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Zeru, M. (2018) Assessment of Factors That Affect the Performance of Agricultural Production, in the Case of Amhara Region, Ethiopia. *Agricultural Sciences*, **9**, 1058-1069. doi: 10.4236/as.2018.98073.

1. Introduction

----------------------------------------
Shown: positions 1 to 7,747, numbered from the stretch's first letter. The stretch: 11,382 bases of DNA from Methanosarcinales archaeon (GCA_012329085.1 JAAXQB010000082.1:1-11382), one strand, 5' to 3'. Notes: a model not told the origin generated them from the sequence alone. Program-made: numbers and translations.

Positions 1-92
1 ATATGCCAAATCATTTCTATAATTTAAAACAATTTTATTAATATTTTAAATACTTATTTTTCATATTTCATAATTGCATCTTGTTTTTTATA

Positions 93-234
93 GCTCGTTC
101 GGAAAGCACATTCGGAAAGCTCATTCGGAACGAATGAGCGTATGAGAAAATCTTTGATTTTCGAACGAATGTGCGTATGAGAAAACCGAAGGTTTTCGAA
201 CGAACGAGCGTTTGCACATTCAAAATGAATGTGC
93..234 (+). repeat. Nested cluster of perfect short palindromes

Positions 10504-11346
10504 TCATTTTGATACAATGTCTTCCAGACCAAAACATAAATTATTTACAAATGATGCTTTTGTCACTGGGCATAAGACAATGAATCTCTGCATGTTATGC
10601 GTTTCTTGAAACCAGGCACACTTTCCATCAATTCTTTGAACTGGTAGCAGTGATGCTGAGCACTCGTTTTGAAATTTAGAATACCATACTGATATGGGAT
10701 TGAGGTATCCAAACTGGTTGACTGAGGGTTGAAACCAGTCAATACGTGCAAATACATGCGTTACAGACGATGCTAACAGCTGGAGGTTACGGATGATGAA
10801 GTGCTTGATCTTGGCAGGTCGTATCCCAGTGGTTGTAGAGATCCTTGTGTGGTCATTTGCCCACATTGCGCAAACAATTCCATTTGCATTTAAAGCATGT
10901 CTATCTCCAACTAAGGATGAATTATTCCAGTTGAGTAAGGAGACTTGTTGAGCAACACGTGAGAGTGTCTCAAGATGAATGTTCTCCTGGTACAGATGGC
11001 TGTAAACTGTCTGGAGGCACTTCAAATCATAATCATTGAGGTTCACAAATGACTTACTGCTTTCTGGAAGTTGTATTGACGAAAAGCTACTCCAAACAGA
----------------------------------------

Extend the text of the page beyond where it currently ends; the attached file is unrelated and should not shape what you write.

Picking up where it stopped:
Nodaway, Agriculture is the base of our food, transformation to industrialization, climatic change control system. Agriculture is also the base the society for development as well as poverty reduction for individuals and in country level. The current government of Ethiopia is highly involved in the agricultural sector and, through its developmental state theory, has put the highest level of investment into the sector [1]. The agricultural production in our country come from both in private peasant holdings in large as well as in medium commercial farms, where the commercial farms consist of the state and private investment commercial frames [2]. Ethiopia is one of the largest African countries with a population of 73.9 million people. The country shares bound-arise with Eritrea to the north, Kenya to the south, Somalia to the east and Sudan to the west. According to the Central Statistical Agency [3] of Ethiopia, the majority (83.8%) of Ethiopians reside in the rural areas. Hence, subsistence and rain-fed agriculture is the economic base and means of livelihood of the majority of these people. The contribution of agriculture to growth domestic product in Ethiopia is above the average contribution of Sub-Saharan Africa. The share of the agricultural sector in Sub-Saharan Africa is around 40 percent [4]. On the other hand, the contribution of the agricultural sector to GDP in Ethiopia is 41 percent [5]. In Ethiopia, population density is high and has been increasing and agricultural land has been decreasing because of fragmenting or converting it into residential plots. To meet the domestic food requirements, use of improved production technologies developed by research is come out to be important. Agriculture in our country is the foundation of the economy. The structure of this economy is characterized by an overall whelming depends up on agriculture. The contribution of agriculture to gross domestic product (GDP) is quite high about 40% of GDP in our country and the primary role of agriculture was to provide sufficient and low priced food as well as man power for the expanding of industrial economy which was through out to be the dynamic leading sector in any overall strategy of economy development [6].